In her recent novel, “small great things,” author Jodi Picoult addressed the difference between equality and equity. As one of the author’s character explained it: “Equality is treating everyone the same. But equity is taking differences into account, so everyone has a chance to succeed.” She goes on to say that the former seems fair, while the latter is fair.
It’s a concept that recently has seen a resurgence in interest and one closely tied to the greater issue of community inclusion for people with disabilities.
That said, “community inclusion” is a bit of a misnomer, as individuals with disabilities already are a part of the community. All too often, however, neither they nor the community are reaping all the potential benefits of that interaction. Remedying this situation is not an easy task, as it requires identification and removal of barriers and changes in how we, as a people, think and design our world.
October 29. 2016; culturalorganizing.org
This cartoon was circulated on the Internet in the past and shows three people of different heights attempting to peer over a fence to see a baseball game. In the first panel, all are standing on similar-sized crates (equality), but only the two tallest can see over the obstruction. In the second panel, a crate has been added to elevate the other person to where he can enjoy the game, as well (equity). In this version, a third panel shows a chain-link fence through which all can see.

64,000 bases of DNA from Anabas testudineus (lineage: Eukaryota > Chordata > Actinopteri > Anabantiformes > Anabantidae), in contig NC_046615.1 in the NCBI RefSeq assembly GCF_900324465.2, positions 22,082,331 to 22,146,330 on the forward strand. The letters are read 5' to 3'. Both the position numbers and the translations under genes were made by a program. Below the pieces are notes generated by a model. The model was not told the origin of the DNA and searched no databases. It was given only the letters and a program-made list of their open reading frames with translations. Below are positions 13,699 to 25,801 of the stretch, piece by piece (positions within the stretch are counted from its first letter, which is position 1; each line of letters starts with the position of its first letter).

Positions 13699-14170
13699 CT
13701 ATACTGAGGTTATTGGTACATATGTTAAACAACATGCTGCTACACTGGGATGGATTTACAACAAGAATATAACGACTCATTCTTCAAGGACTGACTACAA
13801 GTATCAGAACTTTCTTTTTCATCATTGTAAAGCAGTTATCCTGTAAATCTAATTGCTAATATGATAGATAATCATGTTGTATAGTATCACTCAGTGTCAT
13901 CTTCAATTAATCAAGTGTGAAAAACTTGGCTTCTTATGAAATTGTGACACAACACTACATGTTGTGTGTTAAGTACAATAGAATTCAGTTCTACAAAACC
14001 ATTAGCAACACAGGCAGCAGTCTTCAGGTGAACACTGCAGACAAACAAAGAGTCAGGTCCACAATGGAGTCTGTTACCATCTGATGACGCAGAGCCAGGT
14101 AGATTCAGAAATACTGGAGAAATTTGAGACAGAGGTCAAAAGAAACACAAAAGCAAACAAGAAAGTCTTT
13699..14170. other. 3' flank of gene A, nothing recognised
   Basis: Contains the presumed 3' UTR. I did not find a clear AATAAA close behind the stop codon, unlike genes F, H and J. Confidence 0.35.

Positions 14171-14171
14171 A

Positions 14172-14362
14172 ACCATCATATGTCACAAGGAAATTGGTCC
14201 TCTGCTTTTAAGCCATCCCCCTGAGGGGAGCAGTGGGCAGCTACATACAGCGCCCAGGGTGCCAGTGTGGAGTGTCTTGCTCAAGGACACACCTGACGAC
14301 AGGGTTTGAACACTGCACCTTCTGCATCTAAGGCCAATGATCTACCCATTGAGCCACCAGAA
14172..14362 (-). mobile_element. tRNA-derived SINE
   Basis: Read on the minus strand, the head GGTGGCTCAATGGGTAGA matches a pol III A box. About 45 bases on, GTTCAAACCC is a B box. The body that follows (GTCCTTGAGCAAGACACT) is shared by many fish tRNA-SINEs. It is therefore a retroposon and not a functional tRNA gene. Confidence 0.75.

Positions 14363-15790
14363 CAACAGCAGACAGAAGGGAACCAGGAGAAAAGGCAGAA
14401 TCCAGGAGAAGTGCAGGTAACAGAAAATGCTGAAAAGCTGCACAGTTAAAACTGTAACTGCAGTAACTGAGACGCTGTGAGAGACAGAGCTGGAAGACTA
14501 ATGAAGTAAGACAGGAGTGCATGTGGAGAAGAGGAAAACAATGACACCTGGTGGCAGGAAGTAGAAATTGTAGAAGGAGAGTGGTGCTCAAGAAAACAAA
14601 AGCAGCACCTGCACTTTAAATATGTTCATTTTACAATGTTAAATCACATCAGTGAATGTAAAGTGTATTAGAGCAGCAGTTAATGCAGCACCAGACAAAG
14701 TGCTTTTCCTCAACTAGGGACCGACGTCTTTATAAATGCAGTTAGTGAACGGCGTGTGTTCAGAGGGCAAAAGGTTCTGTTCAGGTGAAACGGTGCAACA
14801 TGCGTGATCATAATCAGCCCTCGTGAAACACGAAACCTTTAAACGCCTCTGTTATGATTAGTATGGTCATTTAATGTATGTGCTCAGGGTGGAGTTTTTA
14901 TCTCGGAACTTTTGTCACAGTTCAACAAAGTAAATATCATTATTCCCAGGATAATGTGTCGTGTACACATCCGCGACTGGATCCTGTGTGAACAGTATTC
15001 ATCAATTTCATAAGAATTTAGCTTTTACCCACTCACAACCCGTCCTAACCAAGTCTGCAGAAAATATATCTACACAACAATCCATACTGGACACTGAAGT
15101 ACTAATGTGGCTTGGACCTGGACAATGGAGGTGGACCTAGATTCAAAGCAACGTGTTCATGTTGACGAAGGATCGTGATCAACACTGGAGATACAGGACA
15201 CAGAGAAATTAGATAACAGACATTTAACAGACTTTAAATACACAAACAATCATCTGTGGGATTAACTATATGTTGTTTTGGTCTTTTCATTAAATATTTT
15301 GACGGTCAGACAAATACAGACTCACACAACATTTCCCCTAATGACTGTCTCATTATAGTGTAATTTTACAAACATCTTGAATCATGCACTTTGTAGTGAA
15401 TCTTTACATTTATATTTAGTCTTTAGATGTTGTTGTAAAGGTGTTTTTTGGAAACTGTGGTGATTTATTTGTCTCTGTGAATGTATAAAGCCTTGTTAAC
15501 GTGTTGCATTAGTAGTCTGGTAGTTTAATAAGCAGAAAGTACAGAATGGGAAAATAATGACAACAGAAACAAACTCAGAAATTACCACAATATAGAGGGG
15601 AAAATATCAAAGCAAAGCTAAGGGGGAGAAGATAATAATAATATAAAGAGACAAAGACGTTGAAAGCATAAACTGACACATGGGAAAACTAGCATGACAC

You get the picture.
Success will require creative thinking, an understanding of individuals as the individuals they are and acknowledgement of any changes required to assure people with disabilities are living the lives they choose – and their best lives – in their communities, both contributing and reaping the rewards of that contribution.
In 2017, we look forward to helping those on the front lines of true community inclusion to push boundaries as never before, with the educational tools and training they need to do their best work.
That’s our role to play and it is our privilege to play it. Learn more about our Community Inclusion curriculum.